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Modern Quantum Mechanics is a classic graduate level textbook, covering the main quantum mechanics concepts in a clear, organized and engaging manner. The author, Jun John Sakurai, was a renowned theorist in particle theory. The second edition, revised by Jim Napolitano, introduces topics that extend the text's usefulness into the twenty-first century, such as advanced mathematical techniques associated with quantum mechanical calculations, while at the same time retaining classic developments such as neutron interferometer experiments, Feynman path integrals, correlation measurements, and Bell's inequality. A solution manual for instructors using this textbook can be downloaded from www.cambridge.org/9781108422413.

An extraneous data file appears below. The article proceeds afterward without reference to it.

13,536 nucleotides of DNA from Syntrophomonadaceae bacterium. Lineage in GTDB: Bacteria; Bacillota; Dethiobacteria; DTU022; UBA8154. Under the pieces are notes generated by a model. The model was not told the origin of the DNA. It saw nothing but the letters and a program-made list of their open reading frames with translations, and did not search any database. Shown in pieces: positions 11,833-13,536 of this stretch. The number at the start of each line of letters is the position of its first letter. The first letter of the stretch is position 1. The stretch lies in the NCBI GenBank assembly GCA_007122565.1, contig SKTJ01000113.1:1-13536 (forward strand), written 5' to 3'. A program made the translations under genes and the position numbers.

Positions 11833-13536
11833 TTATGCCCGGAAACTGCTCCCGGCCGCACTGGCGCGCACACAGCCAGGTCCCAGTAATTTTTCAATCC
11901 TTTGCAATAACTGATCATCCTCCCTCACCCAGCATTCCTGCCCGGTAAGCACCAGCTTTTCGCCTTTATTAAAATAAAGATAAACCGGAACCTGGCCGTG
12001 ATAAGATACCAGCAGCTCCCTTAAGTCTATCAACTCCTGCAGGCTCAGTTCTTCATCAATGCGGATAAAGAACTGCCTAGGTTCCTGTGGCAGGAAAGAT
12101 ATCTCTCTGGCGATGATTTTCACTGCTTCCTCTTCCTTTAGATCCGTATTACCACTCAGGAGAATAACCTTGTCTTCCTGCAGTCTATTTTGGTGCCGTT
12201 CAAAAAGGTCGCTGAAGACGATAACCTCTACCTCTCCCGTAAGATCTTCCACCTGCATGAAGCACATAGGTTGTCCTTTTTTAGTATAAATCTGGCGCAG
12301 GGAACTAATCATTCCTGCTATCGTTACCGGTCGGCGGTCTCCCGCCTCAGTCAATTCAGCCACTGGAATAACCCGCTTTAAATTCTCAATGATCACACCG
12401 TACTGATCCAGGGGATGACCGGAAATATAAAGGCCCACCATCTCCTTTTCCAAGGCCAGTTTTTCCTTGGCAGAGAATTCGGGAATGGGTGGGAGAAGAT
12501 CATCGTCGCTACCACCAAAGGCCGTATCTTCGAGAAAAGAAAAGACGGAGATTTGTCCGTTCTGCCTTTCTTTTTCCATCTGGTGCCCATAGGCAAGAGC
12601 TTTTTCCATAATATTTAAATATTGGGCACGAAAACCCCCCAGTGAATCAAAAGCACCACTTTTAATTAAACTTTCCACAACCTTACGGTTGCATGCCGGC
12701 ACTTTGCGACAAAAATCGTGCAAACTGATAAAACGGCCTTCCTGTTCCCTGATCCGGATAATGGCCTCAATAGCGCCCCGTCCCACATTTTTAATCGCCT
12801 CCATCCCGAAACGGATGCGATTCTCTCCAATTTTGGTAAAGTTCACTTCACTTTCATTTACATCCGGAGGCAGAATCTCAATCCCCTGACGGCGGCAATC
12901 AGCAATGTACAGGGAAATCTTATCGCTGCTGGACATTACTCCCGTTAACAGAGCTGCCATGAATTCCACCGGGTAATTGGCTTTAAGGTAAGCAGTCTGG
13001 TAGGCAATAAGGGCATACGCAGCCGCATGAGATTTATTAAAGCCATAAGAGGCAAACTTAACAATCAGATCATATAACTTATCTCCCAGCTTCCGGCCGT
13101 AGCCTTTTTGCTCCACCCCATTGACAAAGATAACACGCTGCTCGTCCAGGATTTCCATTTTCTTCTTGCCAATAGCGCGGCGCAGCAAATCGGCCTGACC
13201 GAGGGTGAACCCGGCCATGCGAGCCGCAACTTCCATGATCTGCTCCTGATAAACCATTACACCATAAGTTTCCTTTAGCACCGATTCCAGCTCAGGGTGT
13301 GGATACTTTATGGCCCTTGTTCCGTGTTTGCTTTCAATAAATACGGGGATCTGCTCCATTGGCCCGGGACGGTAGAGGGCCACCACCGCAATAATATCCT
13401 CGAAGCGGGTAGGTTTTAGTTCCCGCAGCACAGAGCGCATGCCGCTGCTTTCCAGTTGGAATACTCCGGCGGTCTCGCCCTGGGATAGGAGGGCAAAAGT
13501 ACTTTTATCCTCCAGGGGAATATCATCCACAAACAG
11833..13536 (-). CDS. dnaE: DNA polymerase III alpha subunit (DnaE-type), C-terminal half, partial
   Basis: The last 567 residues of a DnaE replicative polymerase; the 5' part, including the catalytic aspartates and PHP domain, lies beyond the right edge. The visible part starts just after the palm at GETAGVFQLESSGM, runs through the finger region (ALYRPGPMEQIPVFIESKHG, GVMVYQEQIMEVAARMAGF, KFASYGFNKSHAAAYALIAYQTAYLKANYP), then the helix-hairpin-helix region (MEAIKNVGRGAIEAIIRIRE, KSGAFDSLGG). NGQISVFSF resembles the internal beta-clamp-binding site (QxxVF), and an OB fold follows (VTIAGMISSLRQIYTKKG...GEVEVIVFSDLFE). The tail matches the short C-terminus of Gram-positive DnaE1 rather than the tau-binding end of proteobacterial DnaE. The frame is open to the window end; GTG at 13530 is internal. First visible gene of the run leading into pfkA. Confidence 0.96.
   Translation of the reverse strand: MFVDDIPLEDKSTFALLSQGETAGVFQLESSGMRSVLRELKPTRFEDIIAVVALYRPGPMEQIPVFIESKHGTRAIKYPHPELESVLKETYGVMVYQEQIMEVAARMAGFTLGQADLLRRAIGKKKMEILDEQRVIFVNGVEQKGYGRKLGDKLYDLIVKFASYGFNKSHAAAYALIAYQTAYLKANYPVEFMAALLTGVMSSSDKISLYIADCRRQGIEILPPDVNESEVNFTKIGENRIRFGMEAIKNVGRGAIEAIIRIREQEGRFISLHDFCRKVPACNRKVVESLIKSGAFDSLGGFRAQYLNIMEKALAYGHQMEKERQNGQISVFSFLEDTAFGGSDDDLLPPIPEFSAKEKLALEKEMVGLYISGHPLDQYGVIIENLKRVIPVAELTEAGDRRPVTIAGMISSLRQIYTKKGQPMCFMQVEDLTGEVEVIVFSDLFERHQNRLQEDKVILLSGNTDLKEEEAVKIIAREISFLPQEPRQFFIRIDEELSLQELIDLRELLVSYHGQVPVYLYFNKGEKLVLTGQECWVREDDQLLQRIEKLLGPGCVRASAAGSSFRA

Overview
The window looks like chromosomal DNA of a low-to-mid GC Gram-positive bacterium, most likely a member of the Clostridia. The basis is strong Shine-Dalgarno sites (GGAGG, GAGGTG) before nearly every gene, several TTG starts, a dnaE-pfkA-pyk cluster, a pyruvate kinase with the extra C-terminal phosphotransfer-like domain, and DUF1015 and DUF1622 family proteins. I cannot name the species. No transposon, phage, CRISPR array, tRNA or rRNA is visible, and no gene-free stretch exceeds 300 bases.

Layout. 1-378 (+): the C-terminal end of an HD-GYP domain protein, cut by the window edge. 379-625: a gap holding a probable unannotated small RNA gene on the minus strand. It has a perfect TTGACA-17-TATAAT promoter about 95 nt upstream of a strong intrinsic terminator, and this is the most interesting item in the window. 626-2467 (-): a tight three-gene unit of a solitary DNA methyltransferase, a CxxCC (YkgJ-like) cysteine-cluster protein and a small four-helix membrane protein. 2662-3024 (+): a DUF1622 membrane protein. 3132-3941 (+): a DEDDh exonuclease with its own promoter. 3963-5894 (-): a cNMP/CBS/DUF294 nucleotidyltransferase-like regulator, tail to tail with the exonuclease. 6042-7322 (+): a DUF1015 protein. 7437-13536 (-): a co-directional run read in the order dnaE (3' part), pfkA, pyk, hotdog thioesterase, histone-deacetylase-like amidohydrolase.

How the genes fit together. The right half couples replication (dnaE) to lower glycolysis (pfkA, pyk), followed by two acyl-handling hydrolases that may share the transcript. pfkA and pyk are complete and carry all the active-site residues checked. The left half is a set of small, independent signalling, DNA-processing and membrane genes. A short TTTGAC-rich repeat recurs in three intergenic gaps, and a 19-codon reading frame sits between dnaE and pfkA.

J. J. Sakurai was a noted theorist in particle physics. He received his B.A. from Harvard University in 1955 and his Ph.D. from Cornell University in 1958. He was appointed as an assistant professor at the University of Chicago, where he worked until he became a professor at the University of California, Los Angeles in 1970. Sakurai died in 1982 while he was visiting a professor at CERN in Geneva, Switzerland. Jim Napolitano earned an undergraduate Physics degree at Rensselaer Polytechnic Institute in 1977, and a Ph.D. in Physics from Stanford University in 1982. Since that time, he has conducted research in experimental nuclear and particle physics, with an emphasis on studying fundamental interactions and symmetries. He joined the faculty at Rensselaer in 1992 after working as a member of the scientific staff at two different national laboratories. Since 2014 he has been Professor of Physics at Temple University, Philadelphia. He is author and co-author of over 150 scientific papers in refereed journals. Professor Napolitano maintains a keen interest in science education in general, and in particular physics education at both the undergraduate and graduate levels. He has taught both graduate and upper-level undergraduate courses in Quantum Mechanics, as well as an advanced graduate course in Quantum Field Theory.